- Nov. 22, 2005: PAT JENKINS, 62, a newspaper reporter
with 20 black leather motorcycle jackets, died in a car accident on
the Garden State Parkway in New Jersey. He covered the rebirth of Atlantic
City before and after casino gambling was legalized in 1976 for The
Press of Atlantic City and the Newark Star-Ledger. Among
the numerous awards
Quill, presented to him in 1982 by the Press Club of Atlantic City,
sponsor of the National Headliners Awards.
In 2002, he was a member of a team of Star-Ledger reporters
who won the National Education Writers Award for breaking news
for coverage of the 2001 Middletown teachers strike. Memorial
donations may be made to the Arthritis Foundation, South Jersey Chapter,
Haddonfield, NJ, 08033.
17, 2005: CHUCK REYNOLDS, 81, who served as
editor and publisher of The Press of Atlantic City for some
20 years and gave Sheehan World publisher Kathy Sheehan her
first full-time newspaper job, has died. A man of honesty, integrity
and good humor, Reynolds was appointed editor of the paper in 1966
and publisher in
1975. He was a respected newsman who involved himself
in civic issues and in journalism organizations. He presided over
a young newspaper staff in Pleasantville, N.J., at a time when heavy
drinking and chain smoking was considered normal in the newsroom.
On more than one occasion, Reynolds' cigarettes set his office waste
basket on fire. When he retired in 1989, Reynolds pointed to his affiliation
place where he enjoyed his greatest successes. He was a charter member
of Stockton's board of trustees in 1969, before the college even existed. "We
had a $15 million bond issue - that's all - no president, no faculty
no campus," he told The Press of Atlantic City. In 1981,
the college honored him by dedicating the "Reynolds House."
15, 2005: LARRY LUNDSTROM, 59, a low-key car
salesman and a devoted husband and father, died of complications from
lung cancer. A Navy veteran and a 1976 graduate of Western Washington
Larry was known for his gentle temperament and his passion for his
family. He was married 31 years to Kristie Lundstrom. Larry loved
played tennis and golf and enjoyed skiing and taking long walks. His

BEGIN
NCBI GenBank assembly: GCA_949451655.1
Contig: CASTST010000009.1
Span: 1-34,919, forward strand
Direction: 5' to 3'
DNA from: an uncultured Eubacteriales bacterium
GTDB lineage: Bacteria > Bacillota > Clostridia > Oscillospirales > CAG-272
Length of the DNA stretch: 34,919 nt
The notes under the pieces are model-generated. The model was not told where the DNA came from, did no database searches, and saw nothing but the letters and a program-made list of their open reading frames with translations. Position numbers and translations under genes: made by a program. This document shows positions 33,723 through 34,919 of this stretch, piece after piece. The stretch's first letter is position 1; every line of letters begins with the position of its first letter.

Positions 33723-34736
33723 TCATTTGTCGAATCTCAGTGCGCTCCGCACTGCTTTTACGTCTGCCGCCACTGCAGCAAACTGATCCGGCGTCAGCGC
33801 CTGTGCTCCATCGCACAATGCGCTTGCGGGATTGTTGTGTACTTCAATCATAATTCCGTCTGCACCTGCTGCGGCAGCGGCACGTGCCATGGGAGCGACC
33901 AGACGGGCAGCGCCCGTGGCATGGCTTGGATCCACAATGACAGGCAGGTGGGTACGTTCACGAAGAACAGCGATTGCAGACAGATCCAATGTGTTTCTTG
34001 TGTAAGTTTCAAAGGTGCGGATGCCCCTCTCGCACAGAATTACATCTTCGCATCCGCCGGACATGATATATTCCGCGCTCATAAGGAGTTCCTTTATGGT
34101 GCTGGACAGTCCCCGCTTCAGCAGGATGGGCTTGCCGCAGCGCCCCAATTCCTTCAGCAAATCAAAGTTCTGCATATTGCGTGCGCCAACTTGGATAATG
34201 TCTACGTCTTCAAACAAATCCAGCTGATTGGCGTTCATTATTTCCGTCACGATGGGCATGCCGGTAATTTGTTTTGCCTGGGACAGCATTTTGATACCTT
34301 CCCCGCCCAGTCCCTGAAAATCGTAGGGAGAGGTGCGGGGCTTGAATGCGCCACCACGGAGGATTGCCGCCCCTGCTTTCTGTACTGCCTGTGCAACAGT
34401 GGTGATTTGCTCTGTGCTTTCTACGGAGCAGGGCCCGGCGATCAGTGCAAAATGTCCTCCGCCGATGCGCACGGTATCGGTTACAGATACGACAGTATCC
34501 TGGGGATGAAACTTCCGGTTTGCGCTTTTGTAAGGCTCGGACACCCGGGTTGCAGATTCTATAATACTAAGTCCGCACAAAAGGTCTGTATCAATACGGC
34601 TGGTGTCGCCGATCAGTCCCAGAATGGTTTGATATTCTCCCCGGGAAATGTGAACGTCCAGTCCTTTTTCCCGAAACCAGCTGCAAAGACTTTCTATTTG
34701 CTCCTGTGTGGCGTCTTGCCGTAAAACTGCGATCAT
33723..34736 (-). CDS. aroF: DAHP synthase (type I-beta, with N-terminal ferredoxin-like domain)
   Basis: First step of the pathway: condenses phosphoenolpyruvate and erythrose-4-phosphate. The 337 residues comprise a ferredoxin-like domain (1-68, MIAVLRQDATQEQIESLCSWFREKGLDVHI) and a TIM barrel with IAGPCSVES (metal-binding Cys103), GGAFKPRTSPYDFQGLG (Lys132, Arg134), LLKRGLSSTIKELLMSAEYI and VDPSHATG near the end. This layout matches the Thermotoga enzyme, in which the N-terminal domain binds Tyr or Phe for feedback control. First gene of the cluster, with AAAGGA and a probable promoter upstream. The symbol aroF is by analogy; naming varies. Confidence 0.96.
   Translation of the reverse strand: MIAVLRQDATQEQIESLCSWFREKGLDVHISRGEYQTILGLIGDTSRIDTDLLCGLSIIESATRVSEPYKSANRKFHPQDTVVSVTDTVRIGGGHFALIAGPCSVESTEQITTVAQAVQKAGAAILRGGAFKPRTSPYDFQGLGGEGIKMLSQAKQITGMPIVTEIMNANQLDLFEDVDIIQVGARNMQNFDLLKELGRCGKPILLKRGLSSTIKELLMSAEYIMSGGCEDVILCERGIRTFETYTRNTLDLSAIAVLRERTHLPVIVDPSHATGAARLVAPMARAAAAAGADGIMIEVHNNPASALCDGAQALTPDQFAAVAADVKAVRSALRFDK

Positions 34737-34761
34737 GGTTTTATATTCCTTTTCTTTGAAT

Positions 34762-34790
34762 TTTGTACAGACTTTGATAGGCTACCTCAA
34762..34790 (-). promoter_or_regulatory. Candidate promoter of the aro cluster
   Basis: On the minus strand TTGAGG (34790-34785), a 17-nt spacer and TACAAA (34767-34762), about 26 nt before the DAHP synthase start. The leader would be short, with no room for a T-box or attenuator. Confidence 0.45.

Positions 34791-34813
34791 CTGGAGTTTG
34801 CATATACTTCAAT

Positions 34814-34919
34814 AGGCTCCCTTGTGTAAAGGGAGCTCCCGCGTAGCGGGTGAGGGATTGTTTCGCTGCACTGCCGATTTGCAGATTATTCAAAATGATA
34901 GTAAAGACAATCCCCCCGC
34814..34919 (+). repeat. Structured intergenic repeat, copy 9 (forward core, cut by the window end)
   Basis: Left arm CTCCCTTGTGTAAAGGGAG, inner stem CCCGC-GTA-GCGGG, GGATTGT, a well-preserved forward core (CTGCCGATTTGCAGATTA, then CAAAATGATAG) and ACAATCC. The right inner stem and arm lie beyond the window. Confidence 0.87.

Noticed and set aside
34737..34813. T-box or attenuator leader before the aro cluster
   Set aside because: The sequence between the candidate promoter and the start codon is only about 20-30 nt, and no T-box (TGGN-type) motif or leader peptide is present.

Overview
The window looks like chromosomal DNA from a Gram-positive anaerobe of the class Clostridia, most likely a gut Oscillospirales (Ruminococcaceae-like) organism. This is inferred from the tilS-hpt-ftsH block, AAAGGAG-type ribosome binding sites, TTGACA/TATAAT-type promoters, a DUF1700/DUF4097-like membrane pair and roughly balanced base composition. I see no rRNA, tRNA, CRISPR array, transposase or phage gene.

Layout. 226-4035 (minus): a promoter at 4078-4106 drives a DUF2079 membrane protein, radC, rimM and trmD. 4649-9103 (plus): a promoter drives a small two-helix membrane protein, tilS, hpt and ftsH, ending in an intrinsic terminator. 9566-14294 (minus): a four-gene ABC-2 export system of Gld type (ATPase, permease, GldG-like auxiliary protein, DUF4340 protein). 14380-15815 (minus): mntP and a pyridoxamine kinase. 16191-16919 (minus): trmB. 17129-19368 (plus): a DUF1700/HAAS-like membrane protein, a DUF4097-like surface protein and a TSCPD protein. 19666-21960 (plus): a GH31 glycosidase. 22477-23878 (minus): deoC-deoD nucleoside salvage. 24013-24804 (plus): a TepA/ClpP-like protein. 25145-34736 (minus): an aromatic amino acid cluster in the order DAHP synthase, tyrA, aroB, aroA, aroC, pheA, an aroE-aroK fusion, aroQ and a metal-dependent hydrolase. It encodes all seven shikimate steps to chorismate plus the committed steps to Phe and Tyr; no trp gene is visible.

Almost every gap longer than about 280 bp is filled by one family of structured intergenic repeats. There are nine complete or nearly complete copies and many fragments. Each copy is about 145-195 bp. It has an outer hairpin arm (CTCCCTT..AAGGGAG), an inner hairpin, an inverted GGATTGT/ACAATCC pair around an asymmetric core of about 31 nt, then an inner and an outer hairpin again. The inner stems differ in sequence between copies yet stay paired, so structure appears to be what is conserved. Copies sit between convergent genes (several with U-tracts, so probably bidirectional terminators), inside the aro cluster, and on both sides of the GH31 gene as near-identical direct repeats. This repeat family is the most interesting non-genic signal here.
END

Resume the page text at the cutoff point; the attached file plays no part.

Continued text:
sons, Brent and Robin, and he was looking forward to being a grandfather
in December to Ashton Lundstrom. Memorial contributions can be sent
to the Whatcom Educational Credit Union for a memorial bench to be
of Larry's favorite
walking destinations in a Bellingham area park.
- Aug. 8, 2005: RICK EPTING, 62, a musician, supporter
of the arts, journalist and teacher died suddenly. He wrote a weekly
arts and entertainment column
for the Argus in Anacortes, Wash.,
and was the editor of the regional Northwest Washington
Arts & Entertainment Quarterly. He is survived by his
wife Rebecca of Mount Vernon; a son Mark Epting; a daughter
Lesla Epting; brothers Matthew and Seth Montfort; a sister
Judy Nicholiasen; and numerous other family, friends and Walruses.
- Aug. 4, 2005: RUTH S., 83, a longtime Bellingham
resident and a friend of Lois' and Kathy's.
- May 31, 2005: JOHN GUESS, 41, the fun-loving partner
of WWU's Laurie Rossman.
- Jan. 13, 2005: CHRIS HARRIS, 55, the beret-wearing
former bass player
for The Walrus,
in Bellingham, WA. Chris,
who played guitar
in Chrome Dinette and other local bands, joined Bellingham's
rockin' sea mammals in1998, retiring to pursue music and writing
in 1999. He was a Vietnam veteran and a telecommunications specialist
who won song writing awards. He grew up in France and lived in the
Washington, D.C., area, California and Washington state.
26, 2004: LEON "THE FLY" TAYLOR, 52, a retired
reporter for The Philadelphia Daily News, died of lung cancer
Taylor, whose impeccable wardrobe
and good looks were likened to the star of the 1970s "Superfly"
movies, had worked for 25 years as a copy boy, police reporter, obituary
general assignment reporter
before retiring in 2001. He won several journalism awards, but his
most famous story was his 1998,
account of taking the new drug, Viagra. "I don't know what you
do for a living," he wrote. "But yesterday I got paid to choke down
50mg Viagra pill and then attempt to maintain a state of readiness
And, guys, I gotta tell ya. I think the boys down at the lab might
be onto something here."
He is survived
by his wife, Gwen; daughter Amber; a sister, Linda King; and a large
group of colleagues and former colleagues who were privileged to have
worked with "The Fly."
- Sept. 12, 2004: ROSE DEWOLF, 70, a prominent Philadelphia
journalist for nearly 50 years, whose good humor and infectious laugh
were part of the heartbeat of The Philadelphia Daily News newsroom,
a column for the now defunct Philadelphia Evening Bulletin and
worked as a reporter,
and TV personality in Philadelphia for decades. She was still employed
at The Daily News when she broke both legs in march 2004. "I
can't believe the flame is out," said
city editor Kurt Heine. "That
laugh was part of the heartbeat of the newsroom." (See The
News obituary.) Services were held Oct. 4.
DeWolf was the third Daily News journalist to die during the summer of 2004.
The others were Sports Editor Caesar Alsop, 53, and photographer George
- Aug. 31, 2004: BOB TRENT, 85, a retired electronics
engineer who sang with many church groups, barbershop choruses and
Bob was a much loved member of Bellingham Friends Meeting (Quaker)
and is survived by his wife, Sharon; daughters Susan Veretto and Renee
Jeffrey and Robert Trent and Nikolai Sparling; five grandchildren and